I am over 42,000 KM and expect to find no change this season.
The cost doing it yourself( cost of tools and equipment), is roughly half of what a reputable / honest mechanic would charge and that would include giving you all the CURRENT DIMENSIONS of the valves upon completion. Saying they are in spec and that will be $$$$, expect it was never done. Another quick check, not guaranteed to be a accurate assessment of your valves, is doing a vacuum sync. I brought my vacuum lines out and capped them. @Steve in Sunny Fl has a video, he mentions that if your sync is off, it could very well be caused by tight or out of calibration of your valves.
 

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2022 Versys X 300
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This thread is a X300 thread, which I have ignored since it's inception. I will dispell several theories here in relation to RPM and the Versys 650. First, the interval in the X300 is MAXIMUM distance, and in reality should be applied to the Versys 650. Follow my valve shim post, done at 11,000 KM, YES. 1000 KM below the recommended X300. And yes I had tight valves. If you follow my posts, you will find that at 36,000 KM , all my original final maximum settings haven't changed. I don't do it on purpose, but I hit the rev limiter at least 6 or 7 times each season. My extended driving sustained RPM is around 7000 to 8000 RPM - I am talking 2 to 4 hours, distances of between 350 to 980 KM per day.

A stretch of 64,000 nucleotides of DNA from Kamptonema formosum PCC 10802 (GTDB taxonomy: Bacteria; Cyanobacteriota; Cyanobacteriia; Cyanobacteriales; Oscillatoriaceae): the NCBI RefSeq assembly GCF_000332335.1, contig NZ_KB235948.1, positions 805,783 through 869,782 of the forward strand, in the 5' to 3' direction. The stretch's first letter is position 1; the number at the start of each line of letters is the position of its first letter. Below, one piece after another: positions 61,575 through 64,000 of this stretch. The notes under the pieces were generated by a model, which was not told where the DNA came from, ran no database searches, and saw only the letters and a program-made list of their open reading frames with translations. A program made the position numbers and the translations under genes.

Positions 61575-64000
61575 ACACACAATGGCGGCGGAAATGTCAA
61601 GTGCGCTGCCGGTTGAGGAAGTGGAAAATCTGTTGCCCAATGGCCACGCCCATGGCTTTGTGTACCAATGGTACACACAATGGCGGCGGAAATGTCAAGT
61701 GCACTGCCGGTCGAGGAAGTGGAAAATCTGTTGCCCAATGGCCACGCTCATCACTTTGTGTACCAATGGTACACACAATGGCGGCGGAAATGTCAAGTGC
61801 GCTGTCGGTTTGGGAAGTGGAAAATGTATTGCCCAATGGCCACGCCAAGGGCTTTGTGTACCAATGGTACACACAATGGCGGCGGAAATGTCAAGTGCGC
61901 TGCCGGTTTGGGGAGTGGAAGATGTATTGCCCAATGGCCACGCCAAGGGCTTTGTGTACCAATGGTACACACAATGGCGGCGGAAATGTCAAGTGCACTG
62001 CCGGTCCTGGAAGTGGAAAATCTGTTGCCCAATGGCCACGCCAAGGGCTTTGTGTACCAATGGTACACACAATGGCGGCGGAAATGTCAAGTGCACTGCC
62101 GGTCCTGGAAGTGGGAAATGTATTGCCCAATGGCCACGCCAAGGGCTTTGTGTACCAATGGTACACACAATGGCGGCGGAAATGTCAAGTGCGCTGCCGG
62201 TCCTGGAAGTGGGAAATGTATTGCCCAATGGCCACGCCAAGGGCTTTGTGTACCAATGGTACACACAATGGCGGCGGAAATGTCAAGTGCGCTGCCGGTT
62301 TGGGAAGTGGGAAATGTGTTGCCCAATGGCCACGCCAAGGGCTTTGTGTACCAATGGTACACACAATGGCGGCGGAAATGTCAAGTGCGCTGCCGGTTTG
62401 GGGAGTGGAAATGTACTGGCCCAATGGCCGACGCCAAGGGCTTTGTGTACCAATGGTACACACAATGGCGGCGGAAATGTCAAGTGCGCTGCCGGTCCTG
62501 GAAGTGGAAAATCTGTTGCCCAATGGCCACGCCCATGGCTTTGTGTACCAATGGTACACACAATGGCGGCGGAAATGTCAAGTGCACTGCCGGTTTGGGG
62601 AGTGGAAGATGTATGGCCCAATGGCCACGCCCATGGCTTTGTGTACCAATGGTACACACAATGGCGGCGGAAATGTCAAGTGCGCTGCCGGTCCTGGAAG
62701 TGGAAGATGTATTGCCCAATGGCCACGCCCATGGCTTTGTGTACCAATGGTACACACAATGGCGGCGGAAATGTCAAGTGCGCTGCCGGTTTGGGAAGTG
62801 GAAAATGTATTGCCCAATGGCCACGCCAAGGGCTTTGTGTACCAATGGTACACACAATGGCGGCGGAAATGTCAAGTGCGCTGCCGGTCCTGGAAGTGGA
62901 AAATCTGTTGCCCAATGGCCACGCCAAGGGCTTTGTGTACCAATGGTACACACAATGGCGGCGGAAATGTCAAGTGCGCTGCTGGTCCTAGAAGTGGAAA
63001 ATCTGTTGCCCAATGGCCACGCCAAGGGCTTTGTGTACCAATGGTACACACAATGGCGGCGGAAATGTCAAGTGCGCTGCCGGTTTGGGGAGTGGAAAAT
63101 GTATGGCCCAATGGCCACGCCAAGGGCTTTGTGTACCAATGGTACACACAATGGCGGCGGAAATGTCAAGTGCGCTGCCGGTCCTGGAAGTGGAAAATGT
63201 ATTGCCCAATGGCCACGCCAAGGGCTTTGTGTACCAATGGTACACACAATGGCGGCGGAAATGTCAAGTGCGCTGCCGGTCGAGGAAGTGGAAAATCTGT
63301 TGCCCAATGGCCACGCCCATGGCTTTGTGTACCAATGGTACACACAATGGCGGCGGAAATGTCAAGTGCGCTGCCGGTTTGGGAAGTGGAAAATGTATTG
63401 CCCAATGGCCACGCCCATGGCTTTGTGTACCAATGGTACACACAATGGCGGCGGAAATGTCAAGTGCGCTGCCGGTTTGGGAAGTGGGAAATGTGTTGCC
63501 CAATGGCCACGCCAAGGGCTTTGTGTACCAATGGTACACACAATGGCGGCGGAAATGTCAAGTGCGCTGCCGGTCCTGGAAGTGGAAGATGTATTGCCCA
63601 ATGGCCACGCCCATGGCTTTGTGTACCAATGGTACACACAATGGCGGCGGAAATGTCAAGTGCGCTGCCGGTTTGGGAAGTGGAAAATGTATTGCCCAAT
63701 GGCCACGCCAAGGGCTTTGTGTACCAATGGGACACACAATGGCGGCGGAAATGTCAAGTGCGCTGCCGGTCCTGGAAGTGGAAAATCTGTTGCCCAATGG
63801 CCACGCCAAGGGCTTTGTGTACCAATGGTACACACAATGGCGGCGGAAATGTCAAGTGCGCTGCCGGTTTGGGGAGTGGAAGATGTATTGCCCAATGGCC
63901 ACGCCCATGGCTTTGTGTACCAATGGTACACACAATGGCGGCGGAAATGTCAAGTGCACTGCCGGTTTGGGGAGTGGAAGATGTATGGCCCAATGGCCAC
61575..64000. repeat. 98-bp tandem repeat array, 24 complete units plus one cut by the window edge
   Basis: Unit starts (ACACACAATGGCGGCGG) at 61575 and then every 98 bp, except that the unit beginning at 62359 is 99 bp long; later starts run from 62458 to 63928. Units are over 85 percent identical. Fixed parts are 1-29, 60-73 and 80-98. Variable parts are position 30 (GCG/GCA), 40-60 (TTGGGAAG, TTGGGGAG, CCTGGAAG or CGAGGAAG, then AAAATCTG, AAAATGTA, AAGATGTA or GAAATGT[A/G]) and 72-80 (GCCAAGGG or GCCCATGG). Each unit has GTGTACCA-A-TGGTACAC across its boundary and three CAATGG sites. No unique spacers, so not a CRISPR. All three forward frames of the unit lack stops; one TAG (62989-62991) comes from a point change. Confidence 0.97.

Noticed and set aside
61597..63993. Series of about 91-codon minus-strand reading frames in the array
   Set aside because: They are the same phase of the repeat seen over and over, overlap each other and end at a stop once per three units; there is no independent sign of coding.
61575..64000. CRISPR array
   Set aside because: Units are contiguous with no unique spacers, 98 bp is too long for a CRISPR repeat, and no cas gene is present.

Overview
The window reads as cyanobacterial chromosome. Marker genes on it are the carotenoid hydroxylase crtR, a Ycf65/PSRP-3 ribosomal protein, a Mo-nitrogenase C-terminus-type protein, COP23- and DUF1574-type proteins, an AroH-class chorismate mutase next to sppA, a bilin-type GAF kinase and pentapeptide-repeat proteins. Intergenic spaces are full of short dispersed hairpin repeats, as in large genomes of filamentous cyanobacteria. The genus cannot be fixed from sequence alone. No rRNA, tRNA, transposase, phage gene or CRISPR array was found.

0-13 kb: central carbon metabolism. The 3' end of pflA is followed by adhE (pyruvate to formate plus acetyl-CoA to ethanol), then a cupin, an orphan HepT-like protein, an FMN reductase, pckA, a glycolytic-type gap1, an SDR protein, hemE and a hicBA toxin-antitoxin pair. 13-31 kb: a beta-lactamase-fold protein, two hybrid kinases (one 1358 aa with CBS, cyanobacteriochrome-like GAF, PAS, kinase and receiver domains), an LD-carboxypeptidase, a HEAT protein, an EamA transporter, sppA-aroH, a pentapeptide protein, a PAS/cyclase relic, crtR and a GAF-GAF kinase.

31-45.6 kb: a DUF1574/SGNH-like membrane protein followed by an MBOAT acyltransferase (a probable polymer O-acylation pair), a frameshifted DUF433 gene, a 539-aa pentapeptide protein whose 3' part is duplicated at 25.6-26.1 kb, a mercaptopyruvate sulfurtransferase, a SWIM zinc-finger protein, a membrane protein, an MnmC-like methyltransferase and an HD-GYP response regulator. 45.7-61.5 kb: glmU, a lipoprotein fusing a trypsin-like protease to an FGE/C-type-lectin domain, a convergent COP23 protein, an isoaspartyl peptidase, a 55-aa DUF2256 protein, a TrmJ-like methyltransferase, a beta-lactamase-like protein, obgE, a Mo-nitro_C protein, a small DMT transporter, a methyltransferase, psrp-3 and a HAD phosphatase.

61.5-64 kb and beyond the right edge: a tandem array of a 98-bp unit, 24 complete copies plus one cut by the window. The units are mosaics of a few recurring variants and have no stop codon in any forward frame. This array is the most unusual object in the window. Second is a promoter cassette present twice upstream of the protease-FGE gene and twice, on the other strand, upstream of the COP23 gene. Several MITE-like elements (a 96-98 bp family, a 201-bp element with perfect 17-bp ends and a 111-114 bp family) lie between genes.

I am over 42,000 KM and expect to find no change this season.
The cost doing it yourself( cost of tools and equipment), is roughly half of what a reputable / honest mechanic would charge and that would include giving you all the CURRENT DIMENSIONS of the valves upon completion. Saying they are in spec and that will be $$$$, expect it was never done. Another quick check, not guaranteed to be a accurate assessment of your valves, is doing a vacuum sync. I brought my vacuum lines out and capped them. @Steve in Sunny Fl has a video, he mentions that if your sync is off, it could very well be caused by tight or out of calibration of your valves.
I've been in a position, as a professional mechanic, to say, "They're in spec, and that will be $$$$$" which is why I send the customer pics of his engine torn open. Just did a GSXR600 with 45k miles a few months back. Assured the customer that with that mileage the valves were most likely fine and was found to be correct, but he wanted the peace of mind. I have no problem providing someone with peace of mind, and proof I checked. At that level of disassembly it'd just be the acme of laziness not to swap the shims if they indeed needed it. My local Honda dealer has likewise implemented a policy of sending their customers 5-10 second video updates of their bikes throughout the repair process, showing the levels of disassembly and the worn parts or out of spec measurements. If you don't trust your mechanic, he shouldn't be your mechanic.